Strictly Yours by Sheryl Nantus

Posted May 8, 2016 by Mrs Giggles in 4 Oogies, Book Reviews, Genre: Crime & Suspense / 0 Comments

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Strictly Yours by Sheryl Nantus
Strictly Yours by Sheryl Nantus

Samhain Publishing, $5.50, ISBN 978-1-61923-269-3
Romantic Suspense, 2016


Nathan Harrowsford may be a hot cop by day, but in the evenings, in his basement, he is a very happy submissive to “Mistress Danielle”, a Domme-for-hire from Hooded Pleasures – a place you call up when you want some happy hour with paddles and chains. He loves these sessions, as they are also a way for him to exorcise the stress and the horrors of his day job.

Mistress Danielle is actually Jennifer Lowell, a receptionist by day. She is good at being a Domme, and Nathan is her favourite client. He’s also the most useful when a violent man from her past is released on parole. That fellow once attacked the hospital, looking for the wife he had beaten up, and Jen was the one who whacked him, broke his nose, and delayed him long enough for the cops to show up and arrest him. Now that he is out, she is worried that he would want payback. Not that she will open up to Nathan that easily – he is, after all, a client – but he senses that something is troubling her and he wants in. Okay, that sounds dirty, but that’s how men roll sometimes.

Strictly Yours is an excellent romance. While there is a strong BDSM element here, the number and the nature of the naughty scenes are not exactly those of erotica levels. That’s not to say that this is a bad thing, as the author makes up for the relatively not-so-hot steam levels with plenty of sizzling romantic chemistry. Jen has her vulnerable side, but this does not define her – she can take care of herself just fine, thanks. Nathan is capable and all action male outside the bedroom, but he is perfectly happy to play the sub without going all weird on me. I’ve read stories with male subs where the authors would try to prop the heroes’ apparent lack of masculinity by having them trying to undermine the Domme’s authority, but here, Nathan is perfectly confident and content in his role as a sub, and I find that very appealing, actually.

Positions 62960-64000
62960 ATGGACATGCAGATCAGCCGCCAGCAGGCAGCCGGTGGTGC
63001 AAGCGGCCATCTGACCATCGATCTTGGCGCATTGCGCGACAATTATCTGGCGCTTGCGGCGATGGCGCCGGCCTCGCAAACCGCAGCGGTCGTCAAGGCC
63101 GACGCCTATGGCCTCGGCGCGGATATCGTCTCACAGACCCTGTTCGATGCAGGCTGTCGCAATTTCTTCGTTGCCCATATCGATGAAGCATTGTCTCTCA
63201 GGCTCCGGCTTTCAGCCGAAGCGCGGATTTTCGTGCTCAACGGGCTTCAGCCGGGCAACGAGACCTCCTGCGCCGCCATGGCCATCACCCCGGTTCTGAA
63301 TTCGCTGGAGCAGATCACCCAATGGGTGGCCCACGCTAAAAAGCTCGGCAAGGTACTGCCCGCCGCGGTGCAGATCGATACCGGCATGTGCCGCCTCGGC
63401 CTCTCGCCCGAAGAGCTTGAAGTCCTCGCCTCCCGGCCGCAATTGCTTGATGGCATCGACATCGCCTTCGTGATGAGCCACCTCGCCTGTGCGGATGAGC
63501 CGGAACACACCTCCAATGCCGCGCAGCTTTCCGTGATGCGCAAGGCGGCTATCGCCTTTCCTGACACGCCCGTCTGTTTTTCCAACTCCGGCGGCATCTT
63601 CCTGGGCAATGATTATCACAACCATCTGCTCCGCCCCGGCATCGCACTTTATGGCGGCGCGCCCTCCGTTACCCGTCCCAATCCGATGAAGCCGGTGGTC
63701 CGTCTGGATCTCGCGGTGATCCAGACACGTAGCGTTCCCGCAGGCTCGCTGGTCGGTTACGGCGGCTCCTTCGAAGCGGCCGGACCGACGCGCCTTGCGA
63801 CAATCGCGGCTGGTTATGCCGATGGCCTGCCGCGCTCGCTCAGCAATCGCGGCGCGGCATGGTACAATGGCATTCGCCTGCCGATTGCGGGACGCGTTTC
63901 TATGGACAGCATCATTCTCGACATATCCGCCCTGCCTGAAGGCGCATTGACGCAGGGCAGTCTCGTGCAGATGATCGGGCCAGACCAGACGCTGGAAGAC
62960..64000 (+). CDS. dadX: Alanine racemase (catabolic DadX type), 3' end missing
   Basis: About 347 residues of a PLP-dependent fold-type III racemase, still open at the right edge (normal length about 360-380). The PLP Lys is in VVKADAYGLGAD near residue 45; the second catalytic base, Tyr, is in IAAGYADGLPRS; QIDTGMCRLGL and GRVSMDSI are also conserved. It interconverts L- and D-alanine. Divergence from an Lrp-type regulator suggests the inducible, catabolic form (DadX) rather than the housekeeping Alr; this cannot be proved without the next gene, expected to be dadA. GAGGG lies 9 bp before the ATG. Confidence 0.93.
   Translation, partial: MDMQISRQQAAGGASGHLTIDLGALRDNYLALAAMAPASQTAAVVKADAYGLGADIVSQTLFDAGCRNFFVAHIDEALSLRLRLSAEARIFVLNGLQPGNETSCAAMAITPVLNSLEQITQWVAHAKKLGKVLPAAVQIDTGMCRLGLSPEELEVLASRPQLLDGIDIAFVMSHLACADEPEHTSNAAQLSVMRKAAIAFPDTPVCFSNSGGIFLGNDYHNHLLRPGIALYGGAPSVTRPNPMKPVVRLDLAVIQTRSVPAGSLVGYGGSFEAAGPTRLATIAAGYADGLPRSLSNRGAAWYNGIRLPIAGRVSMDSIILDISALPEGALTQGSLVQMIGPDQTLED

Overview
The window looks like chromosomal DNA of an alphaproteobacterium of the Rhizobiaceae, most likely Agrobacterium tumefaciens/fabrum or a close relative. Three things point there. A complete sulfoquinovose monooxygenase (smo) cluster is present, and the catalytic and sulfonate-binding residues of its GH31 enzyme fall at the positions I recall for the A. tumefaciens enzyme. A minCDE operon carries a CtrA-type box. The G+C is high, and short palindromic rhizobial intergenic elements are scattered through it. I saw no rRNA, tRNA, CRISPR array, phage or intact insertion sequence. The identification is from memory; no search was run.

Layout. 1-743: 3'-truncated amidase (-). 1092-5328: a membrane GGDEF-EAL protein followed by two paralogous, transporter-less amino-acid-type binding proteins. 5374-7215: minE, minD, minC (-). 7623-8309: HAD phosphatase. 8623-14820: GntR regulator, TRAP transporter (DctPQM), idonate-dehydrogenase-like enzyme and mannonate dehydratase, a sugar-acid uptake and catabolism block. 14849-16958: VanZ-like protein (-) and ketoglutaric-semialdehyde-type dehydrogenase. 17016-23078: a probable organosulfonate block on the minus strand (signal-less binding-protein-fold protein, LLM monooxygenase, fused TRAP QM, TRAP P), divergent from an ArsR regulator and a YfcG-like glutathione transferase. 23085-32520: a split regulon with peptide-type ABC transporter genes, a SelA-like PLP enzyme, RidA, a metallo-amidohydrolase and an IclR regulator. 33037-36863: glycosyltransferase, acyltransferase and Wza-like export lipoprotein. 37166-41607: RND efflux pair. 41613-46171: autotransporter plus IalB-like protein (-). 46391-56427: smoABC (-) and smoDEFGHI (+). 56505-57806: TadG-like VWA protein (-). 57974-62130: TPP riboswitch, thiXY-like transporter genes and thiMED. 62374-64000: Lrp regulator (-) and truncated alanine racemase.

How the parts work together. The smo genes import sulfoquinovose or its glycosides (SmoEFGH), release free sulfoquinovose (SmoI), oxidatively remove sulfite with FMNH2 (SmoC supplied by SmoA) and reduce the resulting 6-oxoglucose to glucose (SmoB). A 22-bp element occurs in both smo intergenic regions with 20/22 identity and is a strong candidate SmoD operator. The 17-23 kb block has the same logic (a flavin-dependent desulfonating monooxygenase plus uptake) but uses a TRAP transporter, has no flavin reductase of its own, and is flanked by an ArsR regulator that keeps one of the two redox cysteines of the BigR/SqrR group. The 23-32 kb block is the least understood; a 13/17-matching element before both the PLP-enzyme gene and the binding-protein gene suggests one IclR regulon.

Because the author allows both characters to do their thing without trying too hard to stick to traditional gender roles, Jen and Nathan get to have an emotional rapport that feels real and right. They talk, share feelings, and do all those sentimental stuff like they really like and love one another, it’s lovely.

The downside is the suspense element. For most part, it involves these people just talking and going over things, and then, Jen and Nathan go back to have sex before the villain shows up for a “Surprise!” moment. Ugh, all that build up for nothing. While I really enjoy the romance aspect of this story, the suspense is such a let-down. The red herrings are more interesting than the tired, clichéd development actually takes place in the end, and the whole thing would actually be more suspenseful if any of those red herrings had been used as the real deal.

Still, this is a solid read if one doesn’t mind the disappointing suspense stuff. It is one of the most romantic things I’ve read in a while, so here are some well-deserved four oogies from me.

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Loves boys that sparkle, unicorns, money, Lego, chocolates, tasty buffets, video game music, and fantastical stories.

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